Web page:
As a result, many people turn to addictive substances like alcohol or drugs. For example, stimulant drugs such as cocaine, crystal meth, and heroin, increase the amount of dopamine in the brain. Dopamine, also known as the “feel-good” chemical, offers a temporary sense of pleasure, relief, and release. Unfortunately, this comfort is short-lived, which often compels individuals to use these substances repeatedly. Because of this, individuals use drugs and alcohol as substitutes for the comfort and safety they should have experienced throughout their life.
Trauma Can Lead to Mental Health Disorders Individuals May Try to Self-Medicate
Untreated trauma can easily develop into mental health conditions. Post-traumatic stress disorder, or PTSD, is a mental health disorder that occurs when people have difficulty recovering from experiencing or witnessing a traumatic event. Experiencing trauma can also make people depressed or overly anxious.
Sadly, mental health conditions can make individuals more likely to use addictive substances. Constantly feeling down, struggling with panic attacks, and dealing with paranoia and social anxiety can cause individuals to try to self-medicate their symptoms.
Individuals try to self-medicate their problems when they indulge in behaviors that temporarily make them feel better when they’re experiencing a challenging situation. Many people who have experienced trauma use drugs and alcohol as a form of self-medication. Some individuals try to numb uncomfortable feelings and memories.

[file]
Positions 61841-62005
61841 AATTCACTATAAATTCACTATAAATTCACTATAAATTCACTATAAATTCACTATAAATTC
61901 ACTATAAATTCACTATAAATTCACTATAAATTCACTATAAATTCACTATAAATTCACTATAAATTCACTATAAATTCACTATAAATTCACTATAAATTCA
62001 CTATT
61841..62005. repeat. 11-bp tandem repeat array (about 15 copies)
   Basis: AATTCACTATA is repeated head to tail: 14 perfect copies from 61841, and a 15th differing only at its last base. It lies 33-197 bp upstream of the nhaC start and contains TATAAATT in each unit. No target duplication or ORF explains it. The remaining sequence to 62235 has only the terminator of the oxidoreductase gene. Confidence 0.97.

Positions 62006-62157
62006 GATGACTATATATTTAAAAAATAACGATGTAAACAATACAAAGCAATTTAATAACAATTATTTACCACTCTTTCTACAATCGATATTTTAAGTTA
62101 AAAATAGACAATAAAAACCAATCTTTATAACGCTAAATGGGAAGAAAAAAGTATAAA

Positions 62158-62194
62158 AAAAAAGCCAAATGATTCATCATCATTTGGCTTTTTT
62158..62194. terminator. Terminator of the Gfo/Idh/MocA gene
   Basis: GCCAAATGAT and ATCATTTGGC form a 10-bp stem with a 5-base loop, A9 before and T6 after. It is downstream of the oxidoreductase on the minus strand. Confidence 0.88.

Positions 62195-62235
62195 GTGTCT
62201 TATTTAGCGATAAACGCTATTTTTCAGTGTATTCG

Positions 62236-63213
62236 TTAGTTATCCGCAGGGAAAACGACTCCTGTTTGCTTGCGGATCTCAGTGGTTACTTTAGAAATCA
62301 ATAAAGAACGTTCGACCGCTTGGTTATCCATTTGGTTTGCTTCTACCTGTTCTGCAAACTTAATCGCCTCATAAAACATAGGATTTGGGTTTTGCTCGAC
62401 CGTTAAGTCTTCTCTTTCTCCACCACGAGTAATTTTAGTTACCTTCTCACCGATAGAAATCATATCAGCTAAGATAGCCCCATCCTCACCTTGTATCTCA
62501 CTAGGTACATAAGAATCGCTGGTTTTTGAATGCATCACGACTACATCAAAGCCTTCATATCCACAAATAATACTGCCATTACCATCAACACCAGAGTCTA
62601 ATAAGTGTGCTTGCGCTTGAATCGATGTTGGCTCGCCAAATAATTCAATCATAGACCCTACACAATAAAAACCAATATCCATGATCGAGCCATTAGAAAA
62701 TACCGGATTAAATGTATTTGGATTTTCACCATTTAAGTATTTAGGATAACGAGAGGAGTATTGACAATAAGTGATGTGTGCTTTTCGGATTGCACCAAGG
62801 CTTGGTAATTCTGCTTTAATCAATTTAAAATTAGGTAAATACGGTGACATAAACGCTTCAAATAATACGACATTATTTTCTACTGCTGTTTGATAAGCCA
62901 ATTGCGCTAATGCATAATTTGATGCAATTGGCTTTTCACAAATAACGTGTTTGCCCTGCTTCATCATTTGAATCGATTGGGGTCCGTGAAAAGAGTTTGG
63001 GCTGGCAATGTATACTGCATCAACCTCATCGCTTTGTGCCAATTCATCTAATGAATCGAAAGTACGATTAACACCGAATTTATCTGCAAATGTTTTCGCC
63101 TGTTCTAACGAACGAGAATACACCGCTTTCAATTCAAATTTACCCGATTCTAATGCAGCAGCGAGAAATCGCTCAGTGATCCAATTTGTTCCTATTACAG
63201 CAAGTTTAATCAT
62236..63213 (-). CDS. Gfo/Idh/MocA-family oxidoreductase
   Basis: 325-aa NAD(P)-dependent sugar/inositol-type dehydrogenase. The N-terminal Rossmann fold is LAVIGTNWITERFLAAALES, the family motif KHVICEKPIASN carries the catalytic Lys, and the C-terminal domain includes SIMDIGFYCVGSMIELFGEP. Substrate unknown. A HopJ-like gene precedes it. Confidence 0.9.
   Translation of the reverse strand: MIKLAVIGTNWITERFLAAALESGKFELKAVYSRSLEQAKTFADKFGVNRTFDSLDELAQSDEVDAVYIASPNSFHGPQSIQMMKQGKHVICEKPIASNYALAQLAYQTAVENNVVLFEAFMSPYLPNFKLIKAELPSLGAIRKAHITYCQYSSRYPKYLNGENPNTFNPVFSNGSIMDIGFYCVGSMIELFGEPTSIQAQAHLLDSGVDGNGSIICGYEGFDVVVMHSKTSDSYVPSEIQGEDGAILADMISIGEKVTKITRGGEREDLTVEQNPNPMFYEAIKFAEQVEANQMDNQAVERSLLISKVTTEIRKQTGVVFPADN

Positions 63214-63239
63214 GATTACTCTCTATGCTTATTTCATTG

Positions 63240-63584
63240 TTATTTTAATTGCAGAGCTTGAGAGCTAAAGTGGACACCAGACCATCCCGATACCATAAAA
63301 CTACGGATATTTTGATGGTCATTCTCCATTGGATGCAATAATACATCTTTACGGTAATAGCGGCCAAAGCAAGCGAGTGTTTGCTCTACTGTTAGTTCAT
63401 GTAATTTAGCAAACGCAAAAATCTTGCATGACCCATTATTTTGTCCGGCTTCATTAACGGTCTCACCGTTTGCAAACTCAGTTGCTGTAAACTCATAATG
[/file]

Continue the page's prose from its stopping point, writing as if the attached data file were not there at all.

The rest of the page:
Others try to find temporary relief or fill an emotional void. Some just want to feel some sort of pleasure after so much pain. Regardless of the reason, self-medication can:
- Make symptoms worse
- Trigger new mental or physical health problems
- Prevent individuals from getting the help they need
Luckily, professional treatment programs like ours can help individuals heal from trauma, overcome substance abuse, and manage any co-occurring mental health challenges they may be facing.
Brain-Focused Care For An Optimal, Thriving Life
Here at StoneRidge, we know how painful traumatic experiences can be. We also know that the right treatment can help the brain function properly, allowing you to overcome a painful past and harmful decisions. Our brain-focused mental health and addiction treatment programs can help you live a thriving life. Let us help you get there. Contact us today to learn more.
Innovative, Evidence-Based Therapies
Because mental health and addiction concerns are so often interconnected, we utilize research-based approaches with evidence-based outcomes that promote overall healing and recovery.